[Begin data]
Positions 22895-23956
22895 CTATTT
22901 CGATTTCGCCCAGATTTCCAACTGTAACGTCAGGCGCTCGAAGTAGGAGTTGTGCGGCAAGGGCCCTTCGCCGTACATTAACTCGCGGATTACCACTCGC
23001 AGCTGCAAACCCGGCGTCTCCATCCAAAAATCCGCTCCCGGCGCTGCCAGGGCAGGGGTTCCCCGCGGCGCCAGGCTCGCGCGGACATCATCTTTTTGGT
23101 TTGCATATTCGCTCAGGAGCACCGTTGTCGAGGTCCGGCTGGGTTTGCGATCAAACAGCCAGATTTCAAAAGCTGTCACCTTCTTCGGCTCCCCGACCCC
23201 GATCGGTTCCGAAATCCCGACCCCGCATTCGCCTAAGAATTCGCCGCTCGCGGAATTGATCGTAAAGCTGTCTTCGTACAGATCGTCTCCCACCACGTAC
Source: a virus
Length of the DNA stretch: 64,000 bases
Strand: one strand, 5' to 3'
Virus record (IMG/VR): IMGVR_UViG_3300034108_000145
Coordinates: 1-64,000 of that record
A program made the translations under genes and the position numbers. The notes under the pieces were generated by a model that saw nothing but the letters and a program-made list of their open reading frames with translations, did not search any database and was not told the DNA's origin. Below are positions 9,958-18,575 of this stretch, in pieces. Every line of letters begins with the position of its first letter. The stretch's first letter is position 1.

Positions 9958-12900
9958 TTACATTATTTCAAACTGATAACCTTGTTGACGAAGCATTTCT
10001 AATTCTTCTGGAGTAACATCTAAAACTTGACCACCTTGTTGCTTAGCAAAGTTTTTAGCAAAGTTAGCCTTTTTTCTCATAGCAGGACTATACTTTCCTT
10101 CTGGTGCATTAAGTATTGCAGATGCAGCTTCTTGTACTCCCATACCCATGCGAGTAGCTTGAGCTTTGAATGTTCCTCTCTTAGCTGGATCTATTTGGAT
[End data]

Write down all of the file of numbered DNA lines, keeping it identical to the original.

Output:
Positions 22895-23956
22895 CTATTT
22901 CGATTTCGCCCAGATTTCCAACTGTAACGTCAGGCGCTCGAAGTAGGAGTTGTGCGGCAAGGGCCCTTCGCCGTACATTAACTCGCGGATTACCACTCGC
23001 AGCTGCAAACCCGGCGTCTCCATCCAAAAATCCGCTCCCGGCGCTGCCAGGGCAGGGGTTCCCCGCGGCGCCAGGCTCGCGCGGACATCATCTTTTTGGT
23101 TTGCATATTCGCTCAGGAGCACCGTTGTCGAGGTCCGGCTGGGTTTGCGATCAAACAGCCAGATTTCAAAAGCTGTCACCTTCTTCGGCTCCCCGACCCC
23201 GATCGGTTCCGAAATCCCGACCCCGCATTCGCCTAAGAATTCGCCGCTCGCGGAATTGATCGTAAAGCTGTCTTCGTACAGATCGTCTCCCACCACGTAC
Source: a virus
Length of the DNA stretch: 64,000 bases
Strand: one strand, 5' to 3'
Virus record (IMG/VR): IMGVR_UViG_3300034108_000145
Coordinates: 1-64,000 of that record
A program made the translations under genes and the position numbers. The notes under the pieces were generated by a model that saw nothing but the letters and a program-made list of their open reading frames with translations, did not search any database and was not told the DNA's origin. Below are positions 9,958-18,575 of this stretch, in pieces. Every line of letters begins with the position of its first letter. The stretch's first letter is position 1.

Positions 9958-12900
9958 TTACATTATTTCAAACTGATAACCTTGTTGACGAAGCATTTCT
10001 AATTCTTCTGGAGTAACATCTAAAACTTGACCACCTTGTTGCTTAGCAAAGTTTTTAGCAAAGTTAGCCTTTTTTCTCATAGCAGGACTATACTTTCCTT
10101 CTGGTGCATTAAGTATTGCAGATGCAGCTTCTTGTACTCCCATACCCATGCGAGTAGCTTGAGCTTTGAATGTTCCTCTCTTAGCTGGATCTATTTGGAT